NBC Bay Area's Monte Francis reports on the active hybrid cat breeding in the Bay Area.
They are beautiful, exotic and people are willing to pay thousands of dollars to own one. They are hybrid cats: a cross between a domestic cat and one you would find in the wild. Several states ban some kinds of hybrid cats, but in California, they are legal.
Nicholas Oberzire operates a cattery in Benicia called Styled in the Wild, and he breeds a relatively new kind of hybrid cat called the Toyger, which is a cross between a house cat and an Asian Leopard Cat.
“To get a mane, you have to find a mutation,” Oberzier said. “To get these round ears, you have to find a mutation. We do it the same way you mix a drink. They’re cocktails,” Oberzire said.
In fact, Oberzire has named all his cats after cocktails including Big Kahuna, a 20-pound cat he likes to take on walks in downtown Benicia. Some of his other cats include Mojito, Rob Roy, Lemon Drop and Tiki Wild.
Oberzire said his Toygers act more like dogs than cats, develop strong bonds to humans, are highly intelligent and can be trained to walk on a leash. Most of his cats are fourth or fifth generation hybrids, meaning only a small percentage of DNA from the Asian Leopard cat remains.
Kittens from these so-called designer breeds can cost up to $10,000 each.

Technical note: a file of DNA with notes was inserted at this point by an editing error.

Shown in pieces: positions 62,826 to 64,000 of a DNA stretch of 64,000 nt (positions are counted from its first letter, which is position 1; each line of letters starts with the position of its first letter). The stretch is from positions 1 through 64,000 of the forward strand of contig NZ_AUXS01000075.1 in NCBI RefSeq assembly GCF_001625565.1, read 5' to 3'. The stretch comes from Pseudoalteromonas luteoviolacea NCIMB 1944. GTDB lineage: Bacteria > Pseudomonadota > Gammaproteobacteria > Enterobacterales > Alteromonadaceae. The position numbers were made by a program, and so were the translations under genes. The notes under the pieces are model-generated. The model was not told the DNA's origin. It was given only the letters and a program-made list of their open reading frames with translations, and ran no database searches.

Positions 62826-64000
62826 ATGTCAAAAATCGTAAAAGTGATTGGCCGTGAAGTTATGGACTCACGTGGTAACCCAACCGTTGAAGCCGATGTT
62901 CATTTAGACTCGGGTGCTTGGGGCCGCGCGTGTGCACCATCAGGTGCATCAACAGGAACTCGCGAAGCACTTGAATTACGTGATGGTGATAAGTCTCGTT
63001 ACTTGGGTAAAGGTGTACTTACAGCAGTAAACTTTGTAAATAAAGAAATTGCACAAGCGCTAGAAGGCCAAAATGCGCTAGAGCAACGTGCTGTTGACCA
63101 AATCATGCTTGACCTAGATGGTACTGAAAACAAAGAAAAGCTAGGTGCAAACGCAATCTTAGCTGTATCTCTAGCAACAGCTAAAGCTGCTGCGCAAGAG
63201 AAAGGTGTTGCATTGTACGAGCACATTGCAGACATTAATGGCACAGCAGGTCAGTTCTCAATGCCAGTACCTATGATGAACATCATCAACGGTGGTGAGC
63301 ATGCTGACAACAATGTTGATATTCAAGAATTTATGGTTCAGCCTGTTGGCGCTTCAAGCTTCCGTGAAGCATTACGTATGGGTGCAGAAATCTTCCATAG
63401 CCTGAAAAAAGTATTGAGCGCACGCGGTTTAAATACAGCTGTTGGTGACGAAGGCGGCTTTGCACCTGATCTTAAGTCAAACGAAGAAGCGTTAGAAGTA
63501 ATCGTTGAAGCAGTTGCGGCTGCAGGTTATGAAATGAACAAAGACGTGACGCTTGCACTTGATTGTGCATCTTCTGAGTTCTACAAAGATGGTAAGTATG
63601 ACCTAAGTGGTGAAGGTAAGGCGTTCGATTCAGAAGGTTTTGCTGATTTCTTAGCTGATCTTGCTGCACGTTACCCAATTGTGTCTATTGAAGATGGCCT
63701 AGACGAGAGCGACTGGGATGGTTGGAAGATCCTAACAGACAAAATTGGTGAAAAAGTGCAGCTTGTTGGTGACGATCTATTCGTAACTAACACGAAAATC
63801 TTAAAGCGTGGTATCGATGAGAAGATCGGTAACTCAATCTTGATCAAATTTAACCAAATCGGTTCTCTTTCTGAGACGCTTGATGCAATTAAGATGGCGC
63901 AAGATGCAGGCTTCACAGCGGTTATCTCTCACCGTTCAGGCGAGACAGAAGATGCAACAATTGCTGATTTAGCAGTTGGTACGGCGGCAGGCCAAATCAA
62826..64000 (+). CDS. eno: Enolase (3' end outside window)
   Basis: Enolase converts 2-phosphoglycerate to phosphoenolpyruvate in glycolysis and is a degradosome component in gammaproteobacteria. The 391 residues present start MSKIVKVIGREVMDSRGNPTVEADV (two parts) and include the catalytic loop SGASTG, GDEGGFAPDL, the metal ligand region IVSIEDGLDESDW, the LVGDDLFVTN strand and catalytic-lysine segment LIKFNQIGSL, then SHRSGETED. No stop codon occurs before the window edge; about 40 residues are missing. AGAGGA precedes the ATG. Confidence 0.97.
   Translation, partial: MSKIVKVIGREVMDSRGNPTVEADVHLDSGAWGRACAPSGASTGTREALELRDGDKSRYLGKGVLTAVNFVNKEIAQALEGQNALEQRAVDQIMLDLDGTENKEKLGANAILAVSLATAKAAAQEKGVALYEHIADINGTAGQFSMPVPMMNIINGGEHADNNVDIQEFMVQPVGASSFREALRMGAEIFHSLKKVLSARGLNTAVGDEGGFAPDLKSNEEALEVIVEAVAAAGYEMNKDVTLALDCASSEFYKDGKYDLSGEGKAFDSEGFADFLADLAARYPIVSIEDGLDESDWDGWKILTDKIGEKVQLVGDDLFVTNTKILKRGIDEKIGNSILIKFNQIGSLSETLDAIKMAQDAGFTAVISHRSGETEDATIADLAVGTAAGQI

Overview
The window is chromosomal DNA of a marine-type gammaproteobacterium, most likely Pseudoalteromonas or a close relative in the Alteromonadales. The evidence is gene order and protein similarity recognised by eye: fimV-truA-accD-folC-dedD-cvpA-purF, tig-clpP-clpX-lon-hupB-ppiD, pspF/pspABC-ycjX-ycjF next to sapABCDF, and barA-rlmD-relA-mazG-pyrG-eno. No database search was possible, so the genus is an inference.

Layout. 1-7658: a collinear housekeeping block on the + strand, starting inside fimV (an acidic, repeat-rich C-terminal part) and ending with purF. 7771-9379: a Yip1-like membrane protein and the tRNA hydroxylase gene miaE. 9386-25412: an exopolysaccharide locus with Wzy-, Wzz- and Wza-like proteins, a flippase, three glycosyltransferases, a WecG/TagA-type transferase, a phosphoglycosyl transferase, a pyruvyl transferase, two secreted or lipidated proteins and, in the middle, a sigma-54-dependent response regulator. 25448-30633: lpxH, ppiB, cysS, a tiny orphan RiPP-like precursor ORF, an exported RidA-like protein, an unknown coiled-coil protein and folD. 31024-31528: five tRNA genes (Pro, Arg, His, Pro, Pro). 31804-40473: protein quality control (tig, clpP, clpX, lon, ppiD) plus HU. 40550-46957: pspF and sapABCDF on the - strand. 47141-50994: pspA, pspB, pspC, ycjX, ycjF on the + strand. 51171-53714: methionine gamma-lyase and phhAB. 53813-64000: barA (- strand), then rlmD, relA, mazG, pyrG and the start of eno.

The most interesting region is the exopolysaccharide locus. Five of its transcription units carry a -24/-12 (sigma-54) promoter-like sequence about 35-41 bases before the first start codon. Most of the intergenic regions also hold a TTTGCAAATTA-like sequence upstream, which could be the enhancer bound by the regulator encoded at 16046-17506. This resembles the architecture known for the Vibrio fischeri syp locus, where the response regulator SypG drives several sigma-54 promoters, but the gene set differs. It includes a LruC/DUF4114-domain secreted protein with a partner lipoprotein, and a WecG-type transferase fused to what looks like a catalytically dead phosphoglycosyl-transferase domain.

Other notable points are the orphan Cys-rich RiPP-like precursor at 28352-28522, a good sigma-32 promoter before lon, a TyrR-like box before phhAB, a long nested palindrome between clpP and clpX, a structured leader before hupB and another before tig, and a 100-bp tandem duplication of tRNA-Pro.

In San Francisco, Brigitte Cowell breeds Savannahs, a cross between a house cat and an African Serval. She and her husband live with two first generation Savannahs (known as F1s), which are genetically half wild.
“The Savannah will eat cat food, use a litter box, and sleep in your bed without thinking of you as dinner, so pretty much the best of both worlds,” Cowell said.
What some claim to be the tallest domestic cat in the world is a Savannah named Magic. A YouTube video of Magic with millions of hits shows a five-year-old boy rolling around on the ground with the large feline. Some Savannahs can be two-to-three-times the size of an average house cat. But Cowell says most Savannahs aren’t nearly that large. Their wild nature has been exaggerated, and the vast majority are just another breed of domestic cat.
Not everyone is happy about the growing popularity of hybrid cats. Doctor Jennifer Scarlett, the co-president of the San Francisco SPCA says especially the first and second generation hybrids still exhibit wild traits such as being nocturnal, and can be destructive to the home.
“The first generations are stuck in this middle land, where they’re not an animal that should be turned back into the wild but yet they’re not compatible in a household,” Scarlett said. She also points to the estimated 240,000 stray cats in California shelters that are euthanized each year.
Cowell says breeders are not to blame for overpopulation. “The problem are the lack of options for spay and neuter clinics, reducing the mix breed domestics just breeding indiscriminately,” she said.
Cowell insists her cats are wonderful pets and perfectly safe with children and even other pets. He has a beagle that she says gets along fine with her two F1 Savannahs. NBC Bay Area checked with a number of county agencies and none could cite any dangerous incidents involving hybrid cats.
Marilyn Krieger is a certified cat behaviorist based in Redwood City, who owns two hybrid cats. She says they are very intelligent and make good pets. But she also warned, “I don’t recommend them for everyone because they’re very active and perhaps people don’t want a very active cat.”